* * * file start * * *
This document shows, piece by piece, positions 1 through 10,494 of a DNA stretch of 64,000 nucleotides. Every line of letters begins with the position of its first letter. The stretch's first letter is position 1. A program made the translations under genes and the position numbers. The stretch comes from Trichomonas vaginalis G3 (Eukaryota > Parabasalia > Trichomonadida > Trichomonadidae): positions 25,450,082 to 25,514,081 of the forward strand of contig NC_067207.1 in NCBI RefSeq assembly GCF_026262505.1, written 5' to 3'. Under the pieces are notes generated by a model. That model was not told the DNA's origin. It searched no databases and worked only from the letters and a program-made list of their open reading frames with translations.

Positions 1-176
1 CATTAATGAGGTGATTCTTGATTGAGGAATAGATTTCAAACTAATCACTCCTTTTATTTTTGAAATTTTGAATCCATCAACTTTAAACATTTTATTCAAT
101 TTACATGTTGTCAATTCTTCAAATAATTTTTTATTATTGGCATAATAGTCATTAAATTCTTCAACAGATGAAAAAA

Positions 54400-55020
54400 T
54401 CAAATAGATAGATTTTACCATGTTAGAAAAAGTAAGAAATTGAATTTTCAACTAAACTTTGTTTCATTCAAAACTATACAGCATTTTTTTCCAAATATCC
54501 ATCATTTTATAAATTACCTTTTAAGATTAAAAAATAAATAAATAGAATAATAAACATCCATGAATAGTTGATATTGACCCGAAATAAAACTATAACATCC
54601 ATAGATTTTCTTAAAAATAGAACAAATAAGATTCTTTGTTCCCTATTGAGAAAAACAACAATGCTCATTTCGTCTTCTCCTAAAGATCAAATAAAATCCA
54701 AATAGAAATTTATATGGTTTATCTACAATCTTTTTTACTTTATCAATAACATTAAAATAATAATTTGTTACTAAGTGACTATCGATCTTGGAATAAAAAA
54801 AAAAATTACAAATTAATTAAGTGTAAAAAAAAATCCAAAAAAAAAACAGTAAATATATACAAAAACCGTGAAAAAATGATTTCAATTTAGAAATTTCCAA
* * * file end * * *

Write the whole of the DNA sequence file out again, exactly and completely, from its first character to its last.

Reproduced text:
This document shows, piece by piece, positions 1 through 10,494 of a DNA stretch of 64,000 nucleotides. Every line of letters begins with the position of its first letter. The stretch's first letter is position 1. A program made the translations under genes and the position numbers. The stretch comes from Trichomonas vaginalis G3 (Eukaryota > Parabasalia > Trichomonadida > Trichomonadidae): positions 25,450,082 to 25,514,081 of the forward strand of contig NC_067207.1 in NCBI RefSeq assembly GCF_026262505.1, written 5' to 3'. Under the pieces are notes generated by a model. That model was not told the DNA's origin. It searched no databases and worked only from the letters and a program-made list of their open reading frames with translations.

Positions 1-176
1 CATTAATGAGGTGATTCTTGATTGAGGAATAGATTTCAAACTAATCACTCCTTTTATTTTTGAAATTTTGAATCCATCAACTTTAAACATTTTATTCAAT
101 TTACATGTTGTCAATTCTTCAAATAATTTTTTATTATTGGCATAATAGTCATTAAATTCTTCAACAGATGAAAAAA

Positions 54400-55020
54400 T
54401 CAAATAGATAGATTTTACCATGTTAGAAAAAGTAAGAAATTGAATTTTCAACTAAACTTTGTTTCATTCAAAACTATACAGCATTTTTTTCCAAATATCC
54501 ATCATTTTATAAATTACCTTTTAAGATTAAAAAATAAATAAATAGAATAATAAACATCCATGAATAGTTGATATTGACCCGAAATAAAACTATAACATCC
54601 ATAGATTTTCTTAAAAATAGAACAAATAAGATTCTTTGTTCCCTATTGAGAAAAACAACAATGCTCATTTCGTCTTCTCCTAAAGATCAAATAAAATCCA
54701 AATAGAAATTTATATGGTTTATCTACAATCTTTTTTACTTTATCAATAACATTAAAATAATAATTTGTTACTAAGTGACTATCGATCTTGGAATAAAAAA
54801 AAAAATTACAAATTAATTAAGTGTAAAAAAAAATCCAAAAAAAAAACAGTAAATATATACAAAAACCGTGAAAAAATGATTTCAATTTAGAAATTTCCAA